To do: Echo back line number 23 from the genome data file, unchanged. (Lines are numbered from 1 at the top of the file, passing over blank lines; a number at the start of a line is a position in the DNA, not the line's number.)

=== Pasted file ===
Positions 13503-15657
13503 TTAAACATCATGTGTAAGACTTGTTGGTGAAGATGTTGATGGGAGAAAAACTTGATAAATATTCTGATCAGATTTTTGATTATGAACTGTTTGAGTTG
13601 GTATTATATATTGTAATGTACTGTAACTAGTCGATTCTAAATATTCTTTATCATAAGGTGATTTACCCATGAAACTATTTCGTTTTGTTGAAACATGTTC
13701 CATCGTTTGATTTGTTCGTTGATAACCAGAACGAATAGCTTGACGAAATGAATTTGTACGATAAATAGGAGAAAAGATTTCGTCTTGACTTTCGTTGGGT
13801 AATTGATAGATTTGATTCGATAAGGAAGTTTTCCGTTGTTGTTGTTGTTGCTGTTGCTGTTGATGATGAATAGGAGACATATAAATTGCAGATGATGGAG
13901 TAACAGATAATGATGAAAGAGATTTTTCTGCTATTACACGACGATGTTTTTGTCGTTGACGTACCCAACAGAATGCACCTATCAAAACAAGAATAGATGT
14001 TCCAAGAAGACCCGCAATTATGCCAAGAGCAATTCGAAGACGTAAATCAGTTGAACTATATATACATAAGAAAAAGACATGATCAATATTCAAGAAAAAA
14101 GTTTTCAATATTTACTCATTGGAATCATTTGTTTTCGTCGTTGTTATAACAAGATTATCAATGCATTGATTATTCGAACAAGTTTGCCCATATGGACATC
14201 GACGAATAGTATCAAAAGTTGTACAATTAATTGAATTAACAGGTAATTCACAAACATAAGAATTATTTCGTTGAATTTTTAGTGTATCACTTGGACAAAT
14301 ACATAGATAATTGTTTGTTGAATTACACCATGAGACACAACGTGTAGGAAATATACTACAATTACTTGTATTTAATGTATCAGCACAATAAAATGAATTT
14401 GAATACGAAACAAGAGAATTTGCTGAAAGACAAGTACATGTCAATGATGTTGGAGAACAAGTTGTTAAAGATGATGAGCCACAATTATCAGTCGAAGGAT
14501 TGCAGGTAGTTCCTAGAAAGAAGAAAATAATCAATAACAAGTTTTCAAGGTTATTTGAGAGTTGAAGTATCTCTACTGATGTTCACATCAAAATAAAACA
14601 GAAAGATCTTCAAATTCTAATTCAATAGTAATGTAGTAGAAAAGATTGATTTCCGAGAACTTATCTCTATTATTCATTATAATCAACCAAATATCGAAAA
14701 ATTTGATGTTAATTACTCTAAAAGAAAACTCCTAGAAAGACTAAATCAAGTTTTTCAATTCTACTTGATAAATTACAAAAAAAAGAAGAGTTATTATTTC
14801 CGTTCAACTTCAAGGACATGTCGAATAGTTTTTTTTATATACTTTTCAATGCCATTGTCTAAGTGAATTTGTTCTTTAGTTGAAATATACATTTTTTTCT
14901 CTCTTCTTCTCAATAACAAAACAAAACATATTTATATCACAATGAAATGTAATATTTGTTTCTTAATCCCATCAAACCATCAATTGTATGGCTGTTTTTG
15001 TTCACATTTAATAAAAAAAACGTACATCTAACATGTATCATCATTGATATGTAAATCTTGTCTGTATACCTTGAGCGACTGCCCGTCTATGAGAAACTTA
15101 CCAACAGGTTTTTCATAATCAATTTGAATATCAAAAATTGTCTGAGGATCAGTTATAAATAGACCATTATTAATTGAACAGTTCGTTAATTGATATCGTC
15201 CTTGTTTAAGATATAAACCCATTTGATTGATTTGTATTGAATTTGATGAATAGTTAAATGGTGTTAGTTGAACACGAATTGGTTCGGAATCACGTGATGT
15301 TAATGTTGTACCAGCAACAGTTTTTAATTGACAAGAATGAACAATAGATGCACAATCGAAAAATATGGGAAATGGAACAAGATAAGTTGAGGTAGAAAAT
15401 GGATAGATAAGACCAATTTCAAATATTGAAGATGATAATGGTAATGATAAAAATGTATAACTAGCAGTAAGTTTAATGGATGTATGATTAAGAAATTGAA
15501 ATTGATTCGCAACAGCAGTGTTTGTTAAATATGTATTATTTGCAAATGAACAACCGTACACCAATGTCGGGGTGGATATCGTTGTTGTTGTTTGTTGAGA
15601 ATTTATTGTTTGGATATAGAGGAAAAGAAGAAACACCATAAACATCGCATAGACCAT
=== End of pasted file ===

15601 ATTTATTGTTTGGATATAGAGGAAAAGAAGAAACACCATAAACATCGCATAGACCAT